Ørsted’s profits have increased in recent quarters as the clean energy industry continues to expand, but this week’s interim update will reveal whether the company has managed to overcome potential inflationary headwinds.
In its 2021 annual report, Danish energy giant Ørsted [ORSTED.CO] forecast that full-year adjusted EBITDA will fall between DKK19bn and DKK21bn (£2.2bn–2.4bn). The company stressed in its Q1 2022 interim report in April that this guidance is “based on an assumption of normal wind speeds”. The forecasted figures exclude new partnerships and gross investments, which are expected to total between DKK38bn and DKK42bn (£4.3bn–4.8bn)
The big question for Ørsted heading into its second quarter earnings on 11 August is whether it remains on track to achieve its targets or whether inflationary headwinds have changed the course of its guidance.
David Hardy, CEO of Ørsted Offshore North America, told an industry event last month that inflation was a “real challenge in the short-term” and is putting the business case for offshore wind farming under pressure.
There are no analyst estimates available for its upcoming second quarter earnings. For comparison, operating profit was DKK6.2bn (£703.8m) in Q2 2021, up 452% year-over-year. In Q1 2022, operating profit reached DKK9.4bn (£1.1bn), almost double that of the year-ago quarter.
How has Ørsted performed amid the energy crisis?
Back in April, Ørsted announced it would be building a coal stockpile. The “necessary short-term evil” was in case more coal would need to be burned this winter in the event of an energy supply crisis.
The Ørsted share price fell to a 52-week low of DKK629.60 on 24 February — the day Russia launched its invasion against Ukraine. But it has since recovered and closed 32.5% higher at DKK834 on 8 August. Year-to-date, the stock has remained fairly flat — it is up 1.3% since the start of 2022.
The gains renewable-focused companies have made in recent months have led to an increase in speculation about potential acquisition targets for oil majors. These legacy energy companies are flush with cash after reporting bumper profits and are keen to invest more in clean energy.
“Better balance sheets — coupled with a tougher rates environment — provide an attractive backdrop for the international oil companies to further consolidate in this space and help address the issue of scale,” Citigroup analysts, led by Alastair Syme, wrote in a note seen by Bloomberg.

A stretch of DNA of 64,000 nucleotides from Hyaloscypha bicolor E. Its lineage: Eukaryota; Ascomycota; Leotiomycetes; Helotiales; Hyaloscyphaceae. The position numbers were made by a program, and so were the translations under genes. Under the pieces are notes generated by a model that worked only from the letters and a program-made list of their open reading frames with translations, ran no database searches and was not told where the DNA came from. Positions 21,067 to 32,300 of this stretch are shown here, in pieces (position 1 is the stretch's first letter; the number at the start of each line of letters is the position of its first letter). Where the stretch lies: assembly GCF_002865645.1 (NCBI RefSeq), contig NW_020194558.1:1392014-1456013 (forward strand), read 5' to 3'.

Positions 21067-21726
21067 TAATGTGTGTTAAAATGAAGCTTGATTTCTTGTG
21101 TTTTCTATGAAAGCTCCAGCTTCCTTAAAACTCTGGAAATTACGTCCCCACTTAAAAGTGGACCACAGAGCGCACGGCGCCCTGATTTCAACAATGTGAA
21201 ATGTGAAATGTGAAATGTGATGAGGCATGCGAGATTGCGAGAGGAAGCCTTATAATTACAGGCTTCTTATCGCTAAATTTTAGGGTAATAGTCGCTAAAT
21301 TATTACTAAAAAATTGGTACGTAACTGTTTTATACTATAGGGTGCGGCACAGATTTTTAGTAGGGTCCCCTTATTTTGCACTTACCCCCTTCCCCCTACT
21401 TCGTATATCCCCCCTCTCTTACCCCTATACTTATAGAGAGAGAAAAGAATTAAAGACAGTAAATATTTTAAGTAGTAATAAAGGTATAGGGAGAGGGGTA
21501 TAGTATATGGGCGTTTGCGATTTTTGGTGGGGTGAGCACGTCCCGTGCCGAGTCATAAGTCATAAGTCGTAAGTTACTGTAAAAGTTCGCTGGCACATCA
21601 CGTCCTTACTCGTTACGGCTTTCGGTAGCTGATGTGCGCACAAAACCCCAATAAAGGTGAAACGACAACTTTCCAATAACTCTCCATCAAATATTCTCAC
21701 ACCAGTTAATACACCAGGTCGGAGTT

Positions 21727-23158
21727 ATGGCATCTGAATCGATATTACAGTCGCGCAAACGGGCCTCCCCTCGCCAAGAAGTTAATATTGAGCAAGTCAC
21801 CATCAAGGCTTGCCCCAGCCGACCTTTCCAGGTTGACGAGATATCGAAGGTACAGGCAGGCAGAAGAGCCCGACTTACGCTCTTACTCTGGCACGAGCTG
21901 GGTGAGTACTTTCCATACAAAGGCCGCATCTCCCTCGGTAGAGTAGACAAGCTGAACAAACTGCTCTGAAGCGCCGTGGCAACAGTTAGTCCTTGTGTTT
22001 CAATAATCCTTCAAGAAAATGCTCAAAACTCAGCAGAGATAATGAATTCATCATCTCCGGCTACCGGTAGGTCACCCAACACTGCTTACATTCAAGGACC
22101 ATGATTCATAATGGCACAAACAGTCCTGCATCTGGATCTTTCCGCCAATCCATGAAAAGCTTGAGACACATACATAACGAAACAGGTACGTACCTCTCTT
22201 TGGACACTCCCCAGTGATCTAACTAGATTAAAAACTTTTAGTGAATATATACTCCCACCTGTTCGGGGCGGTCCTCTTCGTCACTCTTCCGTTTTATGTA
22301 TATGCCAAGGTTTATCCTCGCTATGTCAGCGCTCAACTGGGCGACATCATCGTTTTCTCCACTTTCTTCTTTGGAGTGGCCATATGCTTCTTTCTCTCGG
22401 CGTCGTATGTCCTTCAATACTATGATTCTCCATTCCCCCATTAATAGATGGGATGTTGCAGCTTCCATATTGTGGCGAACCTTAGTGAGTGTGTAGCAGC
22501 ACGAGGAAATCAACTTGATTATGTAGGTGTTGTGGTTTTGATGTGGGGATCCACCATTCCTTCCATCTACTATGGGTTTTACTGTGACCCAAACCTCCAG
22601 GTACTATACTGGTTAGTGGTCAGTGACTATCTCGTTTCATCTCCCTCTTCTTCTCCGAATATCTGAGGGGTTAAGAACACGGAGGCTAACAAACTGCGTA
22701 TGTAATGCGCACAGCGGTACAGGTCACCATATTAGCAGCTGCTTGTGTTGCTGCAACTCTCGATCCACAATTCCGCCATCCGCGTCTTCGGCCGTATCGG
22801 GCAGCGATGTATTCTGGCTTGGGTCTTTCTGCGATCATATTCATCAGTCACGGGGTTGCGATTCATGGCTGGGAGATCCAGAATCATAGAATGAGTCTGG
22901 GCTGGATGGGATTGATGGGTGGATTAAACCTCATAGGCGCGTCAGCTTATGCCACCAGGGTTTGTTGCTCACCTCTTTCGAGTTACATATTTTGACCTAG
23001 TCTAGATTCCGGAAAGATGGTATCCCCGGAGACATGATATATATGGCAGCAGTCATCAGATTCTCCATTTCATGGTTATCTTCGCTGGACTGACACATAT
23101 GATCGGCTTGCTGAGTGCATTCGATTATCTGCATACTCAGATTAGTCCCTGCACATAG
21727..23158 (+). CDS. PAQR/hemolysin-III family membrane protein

Ørsted has been tipped as a potential target for Shell [SHEL.L], although the latter’s CEO, Ben van Beurden, denied this in an interview with the Financial Times last month. Ørsted and its “collection of wind farms” wouldn’t fit Shell’s customer-focused plans, he said.
Q1 wind speeds pick up
Ørsted decided to unwind gas hedges related to its Gazprom Export contract in the first quarter. If it makes a net profit from the contract in 2022, it’ll be donated to humanitarian causes in Ukraine.
Overall, operating profit swelled 94% in the first three months of the year from DKK4.9bn in Q1 2021 to DKK9.4bn. The divestment of 50% of its Borkum Riffgrund 3 offshore wind farm in Germany contributed DKK1.6bn.
Green energy accounted for 92% of the power generated in the first quarter, up from 87% in Q1 2021. This was thanks to warmer weather meaning less demand for combined heat and power generation (CHP), more solar and wind farms in operation, and higher wind speeds. The average speed was 11.3m/s, compared with 10.5m/s in Q1 2021.
Nonetheless, earnings from its gas business were higher year-over-year due to rising energy prices, while earnings in its wind business fell by nearly 10% year-over-year.
Group president and CEO Mads Nipper said in prepared remarks: “The continued very high power prices had a significant opposite impact on our financial performance in our offshore and bioenergy business.”
“In offshore, we had a negative impact due to later than expected commissioning of turbines at Hornsea 2, which led us to being over hedged. In contrast, we fully benefited from the high power prices on our power generation at our CHP plants.”
Ahead of its earnings announcement on 11 August, analysts are generally positive on the Ørsted share price. It has 13 ‘buy’ ratings, three ‘overweight’ ratings, 10 ‘hold’ ratings, and two ‘sell’ ratings, according to The Wall Street Journal.
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